Shareability
This is my #1 reason not to auto-post tweets to LinkedIn.

Why would I want to Favorite, Retweet or Reply to your LinkedIn update on Twitter? Many auto-tweets I see have good content, usually an article or quote that I WOULD like to share with my LinkedIn connections… but I can’t because they are tweets, not direct updates.

A Few Alternatives

It only takes a few extra seconds to jump on LinkedIn and post an update directly. I suggest you pick 1 or 2 of your best tweets each day, remove all the # and @ twitter references and update your LinkedIn profile like it was meant to be updated, directly from LinkedIn’s homepage.

You could also use a Social Media Management Tool like Hootsuite to send updates to both Twitter and LinkedIn at the same time. Just remember that your update is going to LinkedIn as well so try to limit the tweet-speak.

If you just can’t live without tweeting to LinkedIn, you could at least change your setting so that only tweets that include #in or #li will be shown in your LinkedIn updates. I’ll make it VERY easy for you to do this… just click here to go directly to your Twitter settings in LinkedIn and check the box that says “Share only tweets that contain #in (#li also works) in your LinkedIn status.”

Do you agree with me? Can you think of other reasons why you should not (or should) auto-post tweets to LinkedIn?

 

The Future of the Shop Window

The ‘Future of the Shop Window’ is a brand new area for the In-Store Show 2012, designed and delivered by Collaboration Matters and powered by IBM.

 

 

I first saw this concept at the UCExpo some months ago. To be honest it was one of the best interactive stands I had seen in a long time. If they wanted to push people out of the corporate comfort zone, they did just that. Collaboration Matters took a spin on the famous Nighthawks at the Diner by Edward Hopper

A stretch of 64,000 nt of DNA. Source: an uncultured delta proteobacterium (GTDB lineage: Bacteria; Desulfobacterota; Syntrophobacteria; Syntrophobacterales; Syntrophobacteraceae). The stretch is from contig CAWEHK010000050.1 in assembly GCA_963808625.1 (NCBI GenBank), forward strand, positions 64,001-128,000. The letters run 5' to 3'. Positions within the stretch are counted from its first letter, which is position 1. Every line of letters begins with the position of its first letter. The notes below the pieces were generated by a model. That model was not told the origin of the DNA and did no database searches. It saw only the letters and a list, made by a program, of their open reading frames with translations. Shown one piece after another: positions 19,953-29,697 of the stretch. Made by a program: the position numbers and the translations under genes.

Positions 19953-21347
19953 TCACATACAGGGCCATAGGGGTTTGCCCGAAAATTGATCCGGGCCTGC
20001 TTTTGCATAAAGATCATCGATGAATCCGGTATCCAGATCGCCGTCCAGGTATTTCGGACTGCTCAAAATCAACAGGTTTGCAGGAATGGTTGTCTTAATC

The audience where able to participate and influence changes in the actors next moves by tweeting certain hash tags on the day. Whilst also taking part in Social Business conversations that where posed by the audience and Collaboration Matters.

 

 

Collaboration Matters & IBM will be bring this concept to the Inspiration In-Store Marketing event, on the 27th-28th June, with a whole new design around the shop window. Instead of mannequins in the window there are real people! Watch as the shop window becomes an interactive catwalk.  What’s more you can shape the action that takes place behind the window through the power of Twitter.

 

This will be a great event with a great line up. Check it out here and register.  I hope to see you ther.

 

Social Networking for Sellers, A Point of View

Everyone is talking about being social, but what does that mean to you, a seller? How can it help you? Where do you start? These and many more questions are also being asked.

Lets cut to the chase, Social Media, Social Business, Social Networking, what ever you want to call it, put simply its just another form of communication. You have been doing it for years, its just the growth in technology has just made it easier to be louder and reach a wider audience.
Some of the benefits will include; efficiency, collaboration, identification and not least, trust.